Feed conversion in T5 and T6 did not differ significantly from that of T2, indicating that addition of AA at both levels to the aflatoxin contaminated diet did not ameliorate the adverse effects of aflatoxicosis on FC. The FC in T9 and T10 was significantly higher than that of T2, indicating that both levels of BHA supplementation ameliorated the adverse effects of aflatoxicosis on FC in broiler chickens. FC in T9 was significantly lower than that of T1 indicating that 1000 ppm BHA may not be sufficient to ameliorate the aflatoxicosis caused by 1 ppm total aflatoxin, whereas, the FC in T10 did not differ significantly from that of control. The results showed that inclusion of 1 ppm of total aflatoxin in the diet resulted in a significant decrease in the FC. Decrease in FC may be due to anorexia and listlessness caused by aflatoxicosis (Oguz and Kurtoglu, 2000). These results are in conformity with earlier reports where aflatoxin contamination (0.3 ppm or higher) resulted in significant decrease in FC of broiler chickens (Kubena et al. 1990; Kubena et al. 1998; Ledoux et al. 1999; Santurio et al. 1999; Raju and Devegowda, 2000). Weekly and overall FCR was influenced by different treatments is given in Table 3.

During first, second and third week of age, no significant difference was recorded in FCR among various dietary treatments. During fourth week of age, the FCR in T1 was 1.716 which significantly increased to 2.653 in T2. The FCR in T3, T4, T7 and T8 did not differ significantly from that of T1. The FCR in groups T5, T6, T9 and T10 did not differ significantly from that of T2, indicating that addition of both levels of AA and BHA could not ameliorate the ill effects of aflatoxicosis on FCR. During fifth week of age, the FCR in groups T3, T4, T5, T7 and T8 did not differ significantly from that of T1. However, the FCR in groups T6, T9 and T10 was significantly higher than that of T1. During sixth week of age, the FCR in T1 was 1.870 which significantly increased to 2.433 in T2, whereas, the FCR in rest of the treatments did not differ significantly from that of control. With regard to overall FCR (1-6 weeks), the FCR in control group was 1.9 which significantly increased to 2.406 in aflatoxin alone fed group, indicating that 1 ppm of total aflatoxin inclusion in the diet significantly deteriorated the feed efficiency. The FCR in groups T3, T4, T7 and T8 did not differ significantly from that of control, however, the FCR in T5, T6, T9 and T10 did not differ significantly from that of T2. These detrimental effects of aflatoxin on FC BWG and FCR are due to anorexia, listlessness, inhibition of protein synthesis and lipogenesis (Oguz and Kurtoglu, 2000). In the present study, incorporation of AA and BHA each at both levels could not ameliorate the ill effects of aflatoxicosis on feed efficiency in broiler chickens. In the present study, aflatoxin contamination in diet at 1 ppm level showed poor feed efficiency. Raju and Devegowda (2000) also reported poor feed efficiency in broilers fed diets containing 0.3 ppm level of aflatoxin. Several other researchers have also reported a decrease in feed efficiency due to presence of aflatoxin (0.3 to 5 ppm) in diet (Scheideler, 1993; Kubena et al. 1998; Rosa et al. 2001; Verma, 1994; Reddy et al. 1982).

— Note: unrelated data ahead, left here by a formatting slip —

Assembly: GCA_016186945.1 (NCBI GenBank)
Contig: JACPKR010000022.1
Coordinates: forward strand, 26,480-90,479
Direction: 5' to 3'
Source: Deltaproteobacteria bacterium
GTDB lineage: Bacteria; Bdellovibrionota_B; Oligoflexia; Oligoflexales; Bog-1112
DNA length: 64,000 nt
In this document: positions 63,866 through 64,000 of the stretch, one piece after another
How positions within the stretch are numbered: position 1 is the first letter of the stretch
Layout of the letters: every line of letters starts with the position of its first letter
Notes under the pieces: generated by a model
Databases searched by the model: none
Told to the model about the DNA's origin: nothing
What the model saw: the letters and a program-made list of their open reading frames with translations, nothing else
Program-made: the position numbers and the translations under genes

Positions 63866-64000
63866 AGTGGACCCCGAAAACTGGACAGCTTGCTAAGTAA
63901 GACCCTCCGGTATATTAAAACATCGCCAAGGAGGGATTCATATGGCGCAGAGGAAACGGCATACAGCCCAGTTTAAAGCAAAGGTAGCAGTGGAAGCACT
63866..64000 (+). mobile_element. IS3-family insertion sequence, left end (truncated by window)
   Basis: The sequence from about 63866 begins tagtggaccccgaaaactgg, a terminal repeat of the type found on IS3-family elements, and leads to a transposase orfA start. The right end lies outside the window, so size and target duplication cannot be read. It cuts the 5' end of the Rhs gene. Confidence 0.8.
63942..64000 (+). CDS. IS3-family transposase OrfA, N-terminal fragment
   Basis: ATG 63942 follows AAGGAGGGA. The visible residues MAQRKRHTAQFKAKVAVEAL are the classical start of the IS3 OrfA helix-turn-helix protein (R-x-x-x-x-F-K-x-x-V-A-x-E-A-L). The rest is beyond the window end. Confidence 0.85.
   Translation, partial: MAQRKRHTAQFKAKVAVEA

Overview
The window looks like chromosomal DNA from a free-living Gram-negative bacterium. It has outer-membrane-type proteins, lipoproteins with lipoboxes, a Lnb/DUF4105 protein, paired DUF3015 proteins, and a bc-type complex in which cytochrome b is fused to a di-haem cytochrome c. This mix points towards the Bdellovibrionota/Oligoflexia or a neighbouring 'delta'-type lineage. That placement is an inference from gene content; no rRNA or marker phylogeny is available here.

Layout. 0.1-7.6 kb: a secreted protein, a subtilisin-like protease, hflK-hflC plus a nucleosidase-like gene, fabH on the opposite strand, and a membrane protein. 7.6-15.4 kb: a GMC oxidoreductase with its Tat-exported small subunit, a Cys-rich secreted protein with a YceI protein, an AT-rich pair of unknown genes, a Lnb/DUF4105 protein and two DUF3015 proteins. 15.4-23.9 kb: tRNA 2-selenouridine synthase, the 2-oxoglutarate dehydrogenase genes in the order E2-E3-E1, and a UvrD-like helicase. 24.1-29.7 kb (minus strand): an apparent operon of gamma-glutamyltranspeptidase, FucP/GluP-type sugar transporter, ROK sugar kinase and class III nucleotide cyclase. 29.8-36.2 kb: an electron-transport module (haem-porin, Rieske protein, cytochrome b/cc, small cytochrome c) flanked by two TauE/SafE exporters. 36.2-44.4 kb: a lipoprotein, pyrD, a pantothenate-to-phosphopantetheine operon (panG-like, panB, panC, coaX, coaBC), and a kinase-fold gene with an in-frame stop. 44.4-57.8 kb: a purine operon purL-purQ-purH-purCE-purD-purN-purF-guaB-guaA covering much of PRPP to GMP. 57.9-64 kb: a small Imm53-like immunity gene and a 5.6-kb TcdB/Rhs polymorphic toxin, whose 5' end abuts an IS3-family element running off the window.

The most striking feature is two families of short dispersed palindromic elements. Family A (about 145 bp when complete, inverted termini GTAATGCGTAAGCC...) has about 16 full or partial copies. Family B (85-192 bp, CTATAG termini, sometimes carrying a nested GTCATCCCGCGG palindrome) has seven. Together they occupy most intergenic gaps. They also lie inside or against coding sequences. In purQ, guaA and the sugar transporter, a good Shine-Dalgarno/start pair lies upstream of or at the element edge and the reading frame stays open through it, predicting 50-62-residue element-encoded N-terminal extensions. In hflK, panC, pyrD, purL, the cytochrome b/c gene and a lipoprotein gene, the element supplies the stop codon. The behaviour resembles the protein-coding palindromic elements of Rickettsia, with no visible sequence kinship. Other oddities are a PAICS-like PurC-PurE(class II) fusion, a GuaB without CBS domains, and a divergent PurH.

With regard to biochemical parameters (Table 4), the serum total protein in T1 was 4.95, which significantly reduced to 3.03 g/100 ml in T2. The total protein content in groups T3, T4, T7 and T8 did not differ significantly from that of T1. Protein content of group T5 did not differ significantly from of T2, indicating that 250 ppm level of AA in the aflatoxin contaminated diet could not improve the protein content significantly. However, protein content in T6 was significantly higher than that of T2, showing that 500 ppm level of AA in the contaminated diet significantly improved the total protein content, whereas, the value was significantly lower than that of control. The total protein content in T9 and T10 was significantly higher than that of T2. However, the values were significantly lower than that of control. Thus, addition of 500 ppm AA; and 1000 and 2000 ppm BHA in the aflatoxin contaminated diet partially and significantly ameliorated the adverse effects of aflatoxicosis on protein synthesis. Decrease in total serum protein due to aflatoxin contamination in the diet was also reported by several researchers (Harvey, et al. 1993; Kubena et al. 1998; Okotie-Eboh et al. 1997; Ledoux et al. 1999; Raju and Devegowda, 2000; Ahamad, 2000). The serum cholesterol content in T1 was 152.18, which significantly decreased to 110.46 mg/100 ml in T2. The cholesterol content in groups T3, T4, T7 and T8 did not differ significantly from that of T1. The cholesterol content in group T5 did not differ significantly from that of T2, indicating that inclusion of 250 ppm AA in the aflatoxin contaminated diet did not improve cholesterol content significantly. Inclusion of 500 ppm AA in the aflatoxin contaminated diet significantly improved the cholesterol content. However, the value was significantly lower than that of control. Cholesterol content in T2 was significantly lower than those of T9 and T10. Tuse inclusion of 1000 and 2000 ppm BHA in the aflatoxin contaminated diet, significantly increased in the cholesterol content; however, the values were significantly lower than that of control.